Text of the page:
The Minnesota Twins figure to be quite busy in the coming months.
The primary focus of this offseason will be inking the club’s franchise player—and future American League MVP—Joe Mauer to a long-term deal.
Additionally, the front office will be looking to improve the infield and bolster the rotation for the inaugural season at Target Field.
It is the final objective, improving the rotation, which could prove to be the most daunting.
This year’s crop of free agent pitchers offers only a handful of difference-makers, most of whom will draw interest—and large paydays—from big-market clubs with deep pockets.
There is, however, one free agent who could improve Minnesota’s rotation immediately.
Here’s the kicker: He’s not a pitcher. Oh yeah, and he’s 61 years old.
I’m talking about Leo Mazzone. Perhaps you’ve heard of him.
Mazzone was the architect of the dominant Braves pitching staffs of the 1990s and early 2000s.
It was under Mazzone’s tutelage that future Hall of Famers Greg Maddux, Tom Glavine, and John Smoltz blossomed into the core of one of the best rotations in the history of the game.
It would be easy to question how successful Mazzone really was, given the enviable stable of gifted arms he had to work with, but history also shows that his success wasn’t limited to pitchers with out-of-this-world talent.
Mazzone—much like his contemporary, Dave Duncan of the St. Louis Cardinals—is renowned for getting big years out of journeymen. Such reclamation projects have included Paul Byrd, Mike Hampton, Denny Neagle, John Burkett, and Jaret Wright.
The last anyone saw of Mazzone in the big leagues was his unsuccessful two-year stint as the pitching coach for the Baltimore Orioles.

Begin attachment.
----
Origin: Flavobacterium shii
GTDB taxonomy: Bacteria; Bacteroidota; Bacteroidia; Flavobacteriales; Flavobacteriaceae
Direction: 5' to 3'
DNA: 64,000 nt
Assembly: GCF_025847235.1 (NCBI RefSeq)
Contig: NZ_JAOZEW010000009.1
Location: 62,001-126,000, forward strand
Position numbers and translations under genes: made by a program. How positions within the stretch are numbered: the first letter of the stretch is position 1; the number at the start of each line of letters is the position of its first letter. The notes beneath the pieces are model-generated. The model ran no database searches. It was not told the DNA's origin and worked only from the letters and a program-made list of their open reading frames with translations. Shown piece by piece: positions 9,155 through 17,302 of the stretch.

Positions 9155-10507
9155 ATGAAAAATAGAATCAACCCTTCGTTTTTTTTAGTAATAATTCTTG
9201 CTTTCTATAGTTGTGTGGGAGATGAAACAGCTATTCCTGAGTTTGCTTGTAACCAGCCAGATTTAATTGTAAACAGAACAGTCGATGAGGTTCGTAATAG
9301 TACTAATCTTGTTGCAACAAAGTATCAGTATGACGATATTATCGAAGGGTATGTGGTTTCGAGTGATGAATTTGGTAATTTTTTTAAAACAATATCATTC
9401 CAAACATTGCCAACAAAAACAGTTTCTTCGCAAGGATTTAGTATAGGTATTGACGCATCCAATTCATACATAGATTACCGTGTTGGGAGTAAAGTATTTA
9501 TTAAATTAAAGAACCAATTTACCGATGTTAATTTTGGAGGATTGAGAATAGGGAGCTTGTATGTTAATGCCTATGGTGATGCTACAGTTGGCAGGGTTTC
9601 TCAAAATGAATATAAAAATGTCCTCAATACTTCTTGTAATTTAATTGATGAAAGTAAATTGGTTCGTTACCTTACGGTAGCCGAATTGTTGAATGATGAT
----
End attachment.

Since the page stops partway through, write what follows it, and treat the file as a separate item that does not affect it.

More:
Nowadays Mazzone co-hosts a morning sports talk radio show in Atlanta and serves as an occasional color commentator for FOX.
In a recent interview, however, Mazzone made a not-so-subtle statement implying that he was ready to return to the game.
“Let it be known—I’m willing to get back in,” Mazzone said. “Salary would not be an issue.”
Call me crazy, but this sounds like the perfect situation for the Minnesota Twins.
Leo Mazzone, a Hall of Fame-caliber pitching coach, is practically begging for an organization to give him another shot, and the Twins fit the bill perfectly.
The Twins have a veritable stockpile of young, talented pitchers on the roster, and every one of them—especially Francisco Liriano—could benefit greatly from a man with the experience and knowledge of Mazzone.
Where I come from, if you’ve got a chance to bring in a guy who has a history of churning out Cy Young winners, you go out and get him.
A lot of people might be hesitant to bring in Mazzone as the Twins already have a pretty successful pitching coach in Rick Anderson. Luckily, Mazzone isn’t necessarily looking to take anyone’s job.
“I would love to be a pitching coach, adviser, consultant,” Mazzone said, implying that he’s open to taking any sort of position that gets him back in the game.
At this stage in his career, Mazzone’s biggest interest appears to be in exchanging ideas with organizations about how to improve their pitching.
“I feel like I would be a huge asset in developing continuity between the major league clubs and the farm system,” he said. “Let them give me their ideas and combine it with mine.”
Mazzone knows the game, and most specifically, he knows pitching.
He has an incredible track record and could allow the Twins to improve their rotation without overpaying for a mediocre, middle-of-the-pack starter—the type the market figures to be flooded with—this offseason.
By no means is this a call for Anderson’s head. On the contrary, I think he has done a wonderful job in his time at the helm.
That doesn’t change the fact that the Twins’ rotation and bullpen struggled with inconsistency nearly all season long in 2009. Perhaps bringing in Mazzone as a tag-team partner of sorts for Anderson could be the missing link.
There is also the possibility that Mazzone could be a bust. His forgettable stint in Baltimore could be attributed to the lack of talent he had to work with, or it could have been a sign that the game had passed him by.
Either way, it is worth it for the Twins to at least “kick the tires” and invite Mazzone to Fort Myers in February to offer some advice to a cast of pitchers who are all ready and waiting to take the next step in their development.
“Spring trainings really are pretty much a downer,” Mazzone said. “I miss the game terribly.”
Call me crazy, but I think he’d gladly accept the invitation.